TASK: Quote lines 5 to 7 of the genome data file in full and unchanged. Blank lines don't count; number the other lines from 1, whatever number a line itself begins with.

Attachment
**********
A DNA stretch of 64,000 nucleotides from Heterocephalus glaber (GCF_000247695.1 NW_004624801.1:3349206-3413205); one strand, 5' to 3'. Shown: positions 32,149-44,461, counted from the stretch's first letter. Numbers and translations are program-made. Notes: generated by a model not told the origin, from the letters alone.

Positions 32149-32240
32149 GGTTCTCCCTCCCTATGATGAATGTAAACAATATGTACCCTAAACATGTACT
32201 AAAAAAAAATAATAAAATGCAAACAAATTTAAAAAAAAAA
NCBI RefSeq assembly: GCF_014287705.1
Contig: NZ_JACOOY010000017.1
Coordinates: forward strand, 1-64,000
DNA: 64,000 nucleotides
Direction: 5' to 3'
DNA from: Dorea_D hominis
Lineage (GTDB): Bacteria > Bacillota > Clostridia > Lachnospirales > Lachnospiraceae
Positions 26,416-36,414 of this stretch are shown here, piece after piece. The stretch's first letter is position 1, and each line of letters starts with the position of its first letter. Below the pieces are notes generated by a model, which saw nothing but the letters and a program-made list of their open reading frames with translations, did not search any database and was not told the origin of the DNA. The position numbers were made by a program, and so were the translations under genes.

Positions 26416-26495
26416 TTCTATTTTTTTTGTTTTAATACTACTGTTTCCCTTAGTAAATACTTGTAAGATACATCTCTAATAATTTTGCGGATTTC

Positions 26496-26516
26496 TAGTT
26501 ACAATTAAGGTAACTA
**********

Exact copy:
NCBI RefSeq assembly: GCF_014287705.1
Contig: NZ_JACOOY010000017.1
Coordinates: forward strand, 1-64,000